State Seeks Payments for Some Medi-Cal Benefits Now Excluded
California's Department of Health Care Services has issued an advisory letter asking clinics statewide to send back funds that the agency paid out for certain optional Medi-Cal benefits within the last year, California Watch reports. Medi-Cal is California's Medicaid program.
DHCS has not yet started to bill clinics (Jewett, California Watch, 10/19).
In 2009,Â the Legislature attempted to reduce state spending by eliminating coverage for certain Medi-Cal benefits, including:
- Adult dental care;
- Chiropractic treatment; and
- Podiatric services.
The California Association of Rural Health Clinics and a community health center in Kings County sued DHCS and state officials over the cuts, alleging that the Medi-Cal changes conflict with federal law.
A court order reinstated the coverage in October 2010 (California Healthline, 10/22/10).
The state resumed payments for such services until May, when it received CMSÂ approval to eliminate coverage of benefits considered optional under Medi-Cal. DHCS then determined it has the authority to recoup payments that were made during the court-mandated period, according to a letter from the Family Health Centers of San Diego.
Details of the State's Stance
Norman Williams, spokesperson for DHCS, said that during the court-order period, the agency warned health care providers that they might need to send back the money.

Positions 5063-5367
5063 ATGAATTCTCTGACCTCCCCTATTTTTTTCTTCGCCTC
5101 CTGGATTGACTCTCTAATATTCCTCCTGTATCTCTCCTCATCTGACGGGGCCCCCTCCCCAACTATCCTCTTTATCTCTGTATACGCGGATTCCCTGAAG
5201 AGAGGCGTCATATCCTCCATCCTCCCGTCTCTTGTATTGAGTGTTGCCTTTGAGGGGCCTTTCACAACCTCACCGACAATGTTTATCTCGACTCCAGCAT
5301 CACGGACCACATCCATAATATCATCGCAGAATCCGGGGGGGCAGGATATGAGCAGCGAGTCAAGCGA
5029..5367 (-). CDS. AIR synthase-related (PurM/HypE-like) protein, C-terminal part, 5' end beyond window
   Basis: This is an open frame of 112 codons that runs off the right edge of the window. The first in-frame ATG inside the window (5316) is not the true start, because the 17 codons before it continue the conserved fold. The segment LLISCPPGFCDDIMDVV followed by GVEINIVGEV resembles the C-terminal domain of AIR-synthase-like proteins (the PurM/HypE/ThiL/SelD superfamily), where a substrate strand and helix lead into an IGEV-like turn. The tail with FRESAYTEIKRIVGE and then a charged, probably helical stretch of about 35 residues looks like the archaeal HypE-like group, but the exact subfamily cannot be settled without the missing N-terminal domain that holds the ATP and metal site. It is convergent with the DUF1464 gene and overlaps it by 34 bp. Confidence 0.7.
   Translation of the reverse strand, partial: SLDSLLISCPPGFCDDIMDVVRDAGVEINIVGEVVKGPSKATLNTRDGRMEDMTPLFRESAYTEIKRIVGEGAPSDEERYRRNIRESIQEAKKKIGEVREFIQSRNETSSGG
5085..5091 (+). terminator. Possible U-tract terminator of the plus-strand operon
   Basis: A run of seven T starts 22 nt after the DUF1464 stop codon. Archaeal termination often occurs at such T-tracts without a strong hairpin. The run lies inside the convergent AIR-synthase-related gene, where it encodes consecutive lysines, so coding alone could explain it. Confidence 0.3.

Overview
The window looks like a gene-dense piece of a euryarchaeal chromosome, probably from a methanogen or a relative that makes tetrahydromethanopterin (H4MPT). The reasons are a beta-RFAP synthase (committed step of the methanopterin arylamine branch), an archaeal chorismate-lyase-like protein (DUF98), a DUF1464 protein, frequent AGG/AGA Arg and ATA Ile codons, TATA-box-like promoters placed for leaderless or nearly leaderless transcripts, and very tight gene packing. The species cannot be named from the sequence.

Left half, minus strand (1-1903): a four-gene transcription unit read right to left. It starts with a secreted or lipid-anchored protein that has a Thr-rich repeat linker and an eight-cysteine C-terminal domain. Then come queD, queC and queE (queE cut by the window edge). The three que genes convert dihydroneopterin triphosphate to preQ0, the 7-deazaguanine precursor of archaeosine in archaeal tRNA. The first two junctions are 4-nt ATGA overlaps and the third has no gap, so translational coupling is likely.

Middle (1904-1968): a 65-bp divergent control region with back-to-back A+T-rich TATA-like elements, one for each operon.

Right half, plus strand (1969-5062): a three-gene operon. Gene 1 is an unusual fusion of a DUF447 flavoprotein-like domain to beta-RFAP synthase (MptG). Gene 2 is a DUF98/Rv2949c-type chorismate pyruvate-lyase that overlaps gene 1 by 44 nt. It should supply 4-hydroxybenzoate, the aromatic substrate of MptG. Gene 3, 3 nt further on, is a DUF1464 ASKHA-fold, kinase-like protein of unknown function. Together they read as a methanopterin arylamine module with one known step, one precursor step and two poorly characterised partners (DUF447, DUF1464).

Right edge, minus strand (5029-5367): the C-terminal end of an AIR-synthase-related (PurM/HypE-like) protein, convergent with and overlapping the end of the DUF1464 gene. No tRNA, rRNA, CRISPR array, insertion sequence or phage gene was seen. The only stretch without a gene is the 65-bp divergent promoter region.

Williams did not provide an estimate for the total amount owed to the state or how many clinics would be affected, but he said DHCS has "a responsibility to protect the fiscal integrity of the Medi-Cal program."
Jennette Lawrence Shea -- director of government and community relations for Family Health Centers of San Diego -- said community clinics will be burdened by the state's request. She said the clinic provided about 5,300 dental visits from October to May and that it could have to pay back about $850,000.
Marty Lynch -- executive director of LifeLong Medical Care in Berkeley -- said his organization could owe about $400,000 in dental care services.
Lawrence Shea added that the San Diego clinic has met with lawmakers to discuss the issue (California Watch, 10/19).This is part of the California Healthline Daily Edition, a summary of health policy coverage from major news organizations. Sign up for an email subscription.